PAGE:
When to Use a Longer RSI Timeframe
Longer timeframes work in an opposite manner to the shorter timeframes. An RSI with 20 periods or more will have fewer signals for traders to use. However, these signals are much more reliable and indicate overbought/oversold commodities much more accurately.
This is the same chart that was used previously, but now the RSI timeframe is set to 20. You can see that there is only one point in which the stock was oversold if you consider the data for the last 20 days. However, the overbought signals were much stronger and they are visible in this chart.
If you are someone who likes to hold stocks for longer periods, then using a 20-day period could be best. That’s because the signals upon which you are going to base your trade will probably carry more weight with the added length.
Another time when a longer RSI timeframe will be beneficial is when you are trading highly volatile securities. For example, Cryptocurrencies are extremely volatile and it will be difficult to read their RSI if you have a shorter timeframe since there will be far too many signals for you to interpret. Increasing the timeframe will allow you to smooth the curve a little bit and enter sensible positions.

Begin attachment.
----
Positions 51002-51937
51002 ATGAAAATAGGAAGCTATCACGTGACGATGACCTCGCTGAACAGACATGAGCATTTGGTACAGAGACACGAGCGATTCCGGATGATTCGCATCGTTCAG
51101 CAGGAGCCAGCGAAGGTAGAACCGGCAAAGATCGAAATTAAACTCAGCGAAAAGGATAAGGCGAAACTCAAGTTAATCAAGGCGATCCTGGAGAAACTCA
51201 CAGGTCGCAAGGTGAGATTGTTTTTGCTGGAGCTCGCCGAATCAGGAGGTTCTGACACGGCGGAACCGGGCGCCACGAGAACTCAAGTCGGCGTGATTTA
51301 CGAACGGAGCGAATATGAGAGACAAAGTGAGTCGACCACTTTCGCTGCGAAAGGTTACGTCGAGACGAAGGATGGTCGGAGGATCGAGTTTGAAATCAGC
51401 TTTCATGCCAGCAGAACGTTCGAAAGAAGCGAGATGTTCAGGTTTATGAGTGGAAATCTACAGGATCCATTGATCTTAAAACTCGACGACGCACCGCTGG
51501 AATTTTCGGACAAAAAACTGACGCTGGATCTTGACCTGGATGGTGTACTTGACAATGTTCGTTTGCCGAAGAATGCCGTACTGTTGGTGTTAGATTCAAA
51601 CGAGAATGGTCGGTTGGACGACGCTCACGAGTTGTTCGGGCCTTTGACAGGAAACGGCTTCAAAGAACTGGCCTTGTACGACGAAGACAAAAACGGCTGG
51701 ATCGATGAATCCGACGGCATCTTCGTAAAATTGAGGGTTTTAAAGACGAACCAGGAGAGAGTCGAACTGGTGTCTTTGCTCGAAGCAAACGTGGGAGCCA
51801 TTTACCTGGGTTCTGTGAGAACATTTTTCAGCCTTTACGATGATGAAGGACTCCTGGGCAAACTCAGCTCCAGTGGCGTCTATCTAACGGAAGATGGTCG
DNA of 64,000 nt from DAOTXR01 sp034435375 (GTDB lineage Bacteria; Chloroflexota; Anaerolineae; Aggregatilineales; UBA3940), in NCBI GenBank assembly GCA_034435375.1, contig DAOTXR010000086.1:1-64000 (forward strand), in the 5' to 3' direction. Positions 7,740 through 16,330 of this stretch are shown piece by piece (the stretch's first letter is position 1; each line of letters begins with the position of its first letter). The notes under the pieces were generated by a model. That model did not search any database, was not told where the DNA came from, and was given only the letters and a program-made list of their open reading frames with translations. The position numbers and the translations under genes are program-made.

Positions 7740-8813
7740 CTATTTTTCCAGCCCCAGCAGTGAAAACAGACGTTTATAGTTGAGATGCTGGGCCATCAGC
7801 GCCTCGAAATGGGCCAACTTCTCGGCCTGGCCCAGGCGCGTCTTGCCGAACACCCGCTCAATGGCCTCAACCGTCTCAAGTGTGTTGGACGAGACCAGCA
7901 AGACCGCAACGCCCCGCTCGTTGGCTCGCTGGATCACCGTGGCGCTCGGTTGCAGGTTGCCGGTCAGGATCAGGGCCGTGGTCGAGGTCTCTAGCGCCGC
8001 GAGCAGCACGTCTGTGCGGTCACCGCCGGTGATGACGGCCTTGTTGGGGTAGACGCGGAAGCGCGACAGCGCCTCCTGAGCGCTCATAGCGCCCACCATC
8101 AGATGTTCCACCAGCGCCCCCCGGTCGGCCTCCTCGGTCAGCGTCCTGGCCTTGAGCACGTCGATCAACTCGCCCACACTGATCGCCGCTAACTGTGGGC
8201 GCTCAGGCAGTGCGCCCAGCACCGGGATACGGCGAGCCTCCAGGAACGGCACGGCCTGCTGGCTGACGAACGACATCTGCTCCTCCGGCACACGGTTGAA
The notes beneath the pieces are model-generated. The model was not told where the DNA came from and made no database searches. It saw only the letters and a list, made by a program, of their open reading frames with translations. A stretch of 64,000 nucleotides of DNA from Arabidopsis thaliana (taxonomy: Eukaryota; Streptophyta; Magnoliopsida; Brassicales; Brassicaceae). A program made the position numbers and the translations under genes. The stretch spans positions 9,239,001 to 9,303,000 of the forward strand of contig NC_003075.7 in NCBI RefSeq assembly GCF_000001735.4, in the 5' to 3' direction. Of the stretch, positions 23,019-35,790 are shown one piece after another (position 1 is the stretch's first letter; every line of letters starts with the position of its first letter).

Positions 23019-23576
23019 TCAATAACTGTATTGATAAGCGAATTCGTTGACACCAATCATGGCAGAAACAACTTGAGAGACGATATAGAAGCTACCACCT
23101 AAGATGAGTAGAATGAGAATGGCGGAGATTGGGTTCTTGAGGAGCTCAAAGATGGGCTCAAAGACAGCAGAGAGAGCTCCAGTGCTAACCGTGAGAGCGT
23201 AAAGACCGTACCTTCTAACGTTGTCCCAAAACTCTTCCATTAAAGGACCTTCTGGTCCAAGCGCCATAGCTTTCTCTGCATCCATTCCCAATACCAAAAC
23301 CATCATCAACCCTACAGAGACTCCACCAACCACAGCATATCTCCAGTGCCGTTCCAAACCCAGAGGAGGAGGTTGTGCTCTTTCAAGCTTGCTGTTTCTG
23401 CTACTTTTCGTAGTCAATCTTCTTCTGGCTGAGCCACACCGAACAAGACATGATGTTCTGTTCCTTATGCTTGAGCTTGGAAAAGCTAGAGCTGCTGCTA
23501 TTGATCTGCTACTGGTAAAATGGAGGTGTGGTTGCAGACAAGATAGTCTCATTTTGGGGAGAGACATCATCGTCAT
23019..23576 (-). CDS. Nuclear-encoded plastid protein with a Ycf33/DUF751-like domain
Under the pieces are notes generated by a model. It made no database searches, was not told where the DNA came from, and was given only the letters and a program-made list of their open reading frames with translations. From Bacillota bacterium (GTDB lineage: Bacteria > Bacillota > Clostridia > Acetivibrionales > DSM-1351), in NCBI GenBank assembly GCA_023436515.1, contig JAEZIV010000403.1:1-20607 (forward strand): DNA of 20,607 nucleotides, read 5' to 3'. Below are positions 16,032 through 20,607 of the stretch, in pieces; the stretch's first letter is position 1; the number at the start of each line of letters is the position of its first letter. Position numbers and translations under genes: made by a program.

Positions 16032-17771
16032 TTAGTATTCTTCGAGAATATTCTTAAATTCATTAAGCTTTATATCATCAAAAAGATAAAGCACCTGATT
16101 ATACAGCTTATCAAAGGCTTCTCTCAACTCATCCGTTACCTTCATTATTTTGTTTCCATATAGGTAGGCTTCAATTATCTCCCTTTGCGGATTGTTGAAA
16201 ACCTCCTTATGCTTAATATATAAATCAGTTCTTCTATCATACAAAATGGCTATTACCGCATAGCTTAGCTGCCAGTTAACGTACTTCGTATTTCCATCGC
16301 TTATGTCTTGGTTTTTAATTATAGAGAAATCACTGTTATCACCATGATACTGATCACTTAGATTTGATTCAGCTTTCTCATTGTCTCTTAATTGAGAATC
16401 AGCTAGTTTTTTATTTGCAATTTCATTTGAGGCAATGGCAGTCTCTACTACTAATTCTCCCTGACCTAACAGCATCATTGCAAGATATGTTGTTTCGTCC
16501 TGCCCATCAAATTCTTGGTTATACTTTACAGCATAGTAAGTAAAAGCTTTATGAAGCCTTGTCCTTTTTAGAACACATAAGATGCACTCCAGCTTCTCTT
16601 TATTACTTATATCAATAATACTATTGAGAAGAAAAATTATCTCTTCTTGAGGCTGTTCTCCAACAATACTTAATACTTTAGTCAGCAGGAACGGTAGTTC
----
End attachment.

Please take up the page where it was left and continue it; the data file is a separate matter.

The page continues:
Do remember that RSI is usually not used for extremely long term trades. Such trades are made by traders who base their analysis on fundamentals as opposed to technical factors. As such, it is very rare to see anyone using an RSI timeframe of more than 20. For the most part, those who do consider themselves advanced traders usually use an RSI with the period far lower than 14 so as to ascertain short-term trends.
Changing Thresholds When Manipulating RSI Timeframes